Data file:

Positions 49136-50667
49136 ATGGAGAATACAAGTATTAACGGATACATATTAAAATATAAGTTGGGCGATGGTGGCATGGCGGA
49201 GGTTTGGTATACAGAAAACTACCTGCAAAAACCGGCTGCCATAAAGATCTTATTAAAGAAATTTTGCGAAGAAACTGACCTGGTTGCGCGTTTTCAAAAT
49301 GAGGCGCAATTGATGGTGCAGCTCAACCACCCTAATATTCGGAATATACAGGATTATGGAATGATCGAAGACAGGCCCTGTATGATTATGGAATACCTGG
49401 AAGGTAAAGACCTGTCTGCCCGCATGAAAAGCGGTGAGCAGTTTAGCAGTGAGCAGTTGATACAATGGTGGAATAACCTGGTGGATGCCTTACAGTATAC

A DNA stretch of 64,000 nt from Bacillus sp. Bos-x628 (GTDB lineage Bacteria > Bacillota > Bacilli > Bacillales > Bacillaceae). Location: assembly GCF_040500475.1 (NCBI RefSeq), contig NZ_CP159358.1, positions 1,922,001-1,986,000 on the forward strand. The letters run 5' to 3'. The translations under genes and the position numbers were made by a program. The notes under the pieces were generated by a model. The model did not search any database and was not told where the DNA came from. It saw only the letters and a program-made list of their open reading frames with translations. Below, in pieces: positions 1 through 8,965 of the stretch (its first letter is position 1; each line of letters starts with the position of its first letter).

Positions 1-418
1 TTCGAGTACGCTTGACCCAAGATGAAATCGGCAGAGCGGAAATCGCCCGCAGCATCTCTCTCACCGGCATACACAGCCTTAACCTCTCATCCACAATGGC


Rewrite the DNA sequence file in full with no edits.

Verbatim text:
Positions 49136-50667
49136 ATGGAGAATACAAGTATTAACGGATACATATTAAAATATAAGTTGGGCGATGGTGGCATGGCGGA
49201 GGTTTGGTATACAGAAAACTACCTGCAAAAACCGGCTGCCATAAAGATCTTATTAAAGAAATTTTGCGAAGAAACTGACCTGGTTGCGCGTTTTCAAAAT
49301 GAGGCGCAATTGATGGTGCAGCTCAACCACCCTAATATTCGGAATATACAGGATTATGGAATGATCGAAGACAGGCCCTGTATGATTATGGAATACCTGG
49401 AAGGTAAAGACCTGTCTGCCCGCATGAAAAGCGGTGAGCAGTTTAGCAGTGAGCAGTTGATACAATGGTGGAATAACCTGGTGGATGCCTTACAGTATAC

A DNA stretch of 64,000 nt from Bacillus sp. Bos-x628 (GTDB lineage Bacteria > Bacillota > Bacilli > Bacillales > Bacillaceae). Location: assembly GCF_040500475.1 (NCBI RefSeq), contig NZ_CP159358.1, positions 1,922,001-1,986,000 on the forward strand. The letters run 5' to 3'. The translations under genes and the position numbers were made by a program. The notes under the pieces were generated by a model. The model did not search any database and was not told where the DNA came from. It saw only the letters and a program-made list of their open reading frames with translations. Below, in pieces: positions 1 through 8,965 of the stretch (its first letter is position 1; each line of letters starts with the position of its first letter).

Positions 1-418
1 TTCGAGTACGCTTGACCCAAGATGAAATCGGCAGAGCGGAAATCGCCCGCAGCATCTCTCTCACCGGCATACACAGCCTTAACCTCTCATCCACAATGGC